In the latest installment of "What to Watch", IMDb's TV Editor Melanie McFarland chats with "Mad Men" stars Jon Hamm, January Jones, John Slattery, and series creator Matthew Weiner about the drama's extraordinary legacy, as AMC prepares to air its final seven episodes.
This excellent documentary shows clips from 1935-1944. Clips include interview programs with Labor Minister Robert Ley, footage of the 1936 Olympics, light entertainment programs (vaudeville, etc.), plays, exercise shows, propaganda documentaries, cooking shows, and coverage of the 1938 (I think) Nuremberg rally. There's also a documentary of how amputee vets are being rehabilitated with artificial legs.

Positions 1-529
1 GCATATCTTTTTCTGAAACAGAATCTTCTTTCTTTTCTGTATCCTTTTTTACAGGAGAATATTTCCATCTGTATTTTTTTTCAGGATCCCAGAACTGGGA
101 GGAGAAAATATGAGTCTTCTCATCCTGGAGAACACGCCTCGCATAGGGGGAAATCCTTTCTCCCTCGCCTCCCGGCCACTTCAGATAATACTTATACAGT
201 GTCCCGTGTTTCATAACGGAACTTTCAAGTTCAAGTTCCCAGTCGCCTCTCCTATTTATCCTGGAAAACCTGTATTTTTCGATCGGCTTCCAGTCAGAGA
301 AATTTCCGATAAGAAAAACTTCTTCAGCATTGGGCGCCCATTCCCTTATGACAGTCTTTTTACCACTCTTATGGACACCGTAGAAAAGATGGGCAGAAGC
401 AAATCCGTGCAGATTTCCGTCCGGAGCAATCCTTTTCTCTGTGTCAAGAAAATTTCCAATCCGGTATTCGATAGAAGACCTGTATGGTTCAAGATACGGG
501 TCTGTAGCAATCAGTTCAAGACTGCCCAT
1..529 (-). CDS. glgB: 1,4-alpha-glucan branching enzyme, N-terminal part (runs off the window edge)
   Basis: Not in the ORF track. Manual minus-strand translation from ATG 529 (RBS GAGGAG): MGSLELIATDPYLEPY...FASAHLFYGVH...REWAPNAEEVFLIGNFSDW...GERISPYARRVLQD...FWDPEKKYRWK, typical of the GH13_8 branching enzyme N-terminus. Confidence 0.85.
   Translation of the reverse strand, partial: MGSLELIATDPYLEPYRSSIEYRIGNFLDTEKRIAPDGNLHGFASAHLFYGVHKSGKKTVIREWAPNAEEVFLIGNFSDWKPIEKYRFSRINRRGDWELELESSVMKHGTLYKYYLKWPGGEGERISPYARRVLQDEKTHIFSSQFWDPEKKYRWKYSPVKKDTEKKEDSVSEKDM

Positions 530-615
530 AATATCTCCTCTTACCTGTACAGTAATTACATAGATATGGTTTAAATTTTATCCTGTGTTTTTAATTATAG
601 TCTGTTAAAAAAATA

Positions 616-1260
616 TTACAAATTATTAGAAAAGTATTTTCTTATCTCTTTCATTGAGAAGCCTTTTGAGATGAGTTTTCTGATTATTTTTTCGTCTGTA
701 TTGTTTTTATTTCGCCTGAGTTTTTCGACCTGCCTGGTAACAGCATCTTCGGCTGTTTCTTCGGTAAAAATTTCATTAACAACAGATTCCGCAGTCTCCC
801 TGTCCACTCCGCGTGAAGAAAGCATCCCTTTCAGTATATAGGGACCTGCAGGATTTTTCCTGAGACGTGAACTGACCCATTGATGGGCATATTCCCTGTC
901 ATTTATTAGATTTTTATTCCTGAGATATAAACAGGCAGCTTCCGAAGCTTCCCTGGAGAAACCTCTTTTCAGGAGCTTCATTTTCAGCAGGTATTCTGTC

It also interviews some of the German TV pioneers who explain how some of the early technology worked (camera trucks at the Olympics, for example, had automatic film-developing machinery inside the truck.) Also fascinating is the political background behind the broadcasts, the technology, distribution of TV sets, how the war affected the planned and actual use of broadcasting, etc.
I guess it's no surprise that we were never taught in school that TV (the greatest invention in the history of the universe, if you ask any kid) was largely developed by the Nazis. They were no doubt afraid it just might have turned us all into Hitler Youth.
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